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Resolving domain name squabbles

On Behalf of | Sep 20, 2016 | Intellectual Property |

The Internet has been something of the Wild West as many register domain names hoping to cash in down the road. Recently, National Public Radio reported on a domain squatter who bought clintonkaine.com to market his political fan fiction. He sold the domain to the Trump campaign after it put in a higher offer than the campaign of the named political candidates.

Companies such as Apple and Hasbro have fought battles over domain names like newton.com and CandyLand.com. John Cusack is the one of the most recent individuals to get his name domain transferred back after a company had been using it improperly.

When a conflict over an Internet domain name arises, where is it resolved?


In the recent case, John Cusack filed a complaint with the World Intellectual Property Organization (WIPO) against a company called Whois Privacy Corp. based in the Bahamas. The Uniform Domain-Name Dispute Resolution Policy (UDRP) applies to disputes between registrants and third parties over the registration and use of domain names.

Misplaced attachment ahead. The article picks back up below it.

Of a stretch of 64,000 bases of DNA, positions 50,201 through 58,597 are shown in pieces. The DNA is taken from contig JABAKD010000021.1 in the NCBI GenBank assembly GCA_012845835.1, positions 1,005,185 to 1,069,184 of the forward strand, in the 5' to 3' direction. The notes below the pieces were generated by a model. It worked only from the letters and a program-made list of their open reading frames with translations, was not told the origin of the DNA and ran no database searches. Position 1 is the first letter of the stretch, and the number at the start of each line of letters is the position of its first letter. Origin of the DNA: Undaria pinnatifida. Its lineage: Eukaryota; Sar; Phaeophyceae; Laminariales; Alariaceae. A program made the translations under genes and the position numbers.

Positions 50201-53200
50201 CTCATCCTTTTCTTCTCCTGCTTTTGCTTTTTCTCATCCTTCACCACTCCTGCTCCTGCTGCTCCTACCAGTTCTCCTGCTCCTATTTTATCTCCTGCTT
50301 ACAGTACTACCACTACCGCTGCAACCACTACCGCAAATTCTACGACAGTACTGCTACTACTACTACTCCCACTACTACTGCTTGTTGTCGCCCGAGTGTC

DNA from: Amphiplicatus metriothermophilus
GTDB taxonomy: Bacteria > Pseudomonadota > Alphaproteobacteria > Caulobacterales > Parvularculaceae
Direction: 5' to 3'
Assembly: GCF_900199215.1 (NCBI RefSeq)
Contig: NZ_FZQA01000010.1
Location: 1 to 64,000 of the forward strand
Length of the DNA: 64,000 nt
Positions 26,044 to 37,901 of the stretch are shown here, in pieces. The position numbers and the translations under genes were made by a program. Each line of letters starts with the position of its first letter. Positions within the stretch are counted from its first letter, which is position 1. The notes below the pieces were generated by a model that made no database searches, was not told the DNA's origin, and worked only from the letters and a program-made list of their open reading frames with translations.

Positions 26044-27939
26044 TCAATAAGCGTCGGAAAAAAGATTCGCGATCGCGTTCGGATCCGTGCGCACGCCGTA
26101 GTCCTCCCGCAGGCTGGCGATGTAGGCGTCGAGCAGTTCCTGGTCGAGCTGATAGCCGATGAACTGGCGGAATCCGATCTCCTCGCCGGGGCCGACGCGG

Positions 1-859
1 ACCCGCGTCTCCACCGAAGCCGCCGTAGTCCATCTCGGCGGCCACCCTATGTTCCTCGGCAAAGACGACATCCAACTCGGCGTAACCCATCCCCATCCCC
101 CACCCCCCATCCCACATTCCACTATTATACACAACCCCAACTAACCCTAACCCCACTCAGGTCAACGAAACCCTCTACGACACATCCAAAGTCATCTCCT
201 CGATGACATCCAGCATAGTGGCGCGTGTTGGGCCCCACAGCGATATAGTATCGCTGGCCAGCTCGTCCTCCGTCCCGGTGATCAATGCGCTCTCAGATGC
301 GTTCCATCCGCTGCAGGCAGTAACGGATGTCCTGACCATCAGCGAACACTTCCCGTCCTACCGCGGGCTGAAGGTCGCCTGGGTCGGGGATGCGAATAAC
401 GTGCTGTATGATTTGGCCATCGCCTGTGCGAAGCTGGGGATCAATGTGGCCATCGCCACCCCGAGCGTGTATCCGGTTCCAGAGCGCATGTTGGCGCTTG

Cusack argued that the domain created confusion with Internet users, because it didn’t provide a bio or fan information. It was being used solely for the company’s financial gain. The company didn’t respond, so it might not come as a surprise that Cusack was successful. The administrative decision found that Cusack hadn’t authorized the use of his trademark and the domain had been used it in bad faith.

Other high-profile UDRP cases have been brought by other celebrities who often consider domain names as an afterthought. One reason there are more of these domain name disputes is that now people expect that tying a person name followed by .com will take them to that person’s site. Initials pose a similar problem for companies in different industries using the same identifier. For example, KGP Telecommunication, Inc. and KGP International Limited have been fighting over kgp.com.

US federal court

Another avenue is federal court. Trademark litigation often starts with a lawsuit filed in federal court. An example was the recent suit brought by WPX Energy in the Northern District of Oklahoma.

The company alleges that the defendant created a domain that mimics its domain. The first hurdle for the energy giant will be to get the identity of whoever is behind Domains By Proxy LLC which is accused of spoofing emails to place orders.

The route you take to challenge a cyber squatter or defend against a claim will depend on the specific facts of your situation. At Arthur R. Lehman, LLC, we have helped client with just these issues. We understand the technology and legal sides of domain name disputes. Learn more about your available legal options today.

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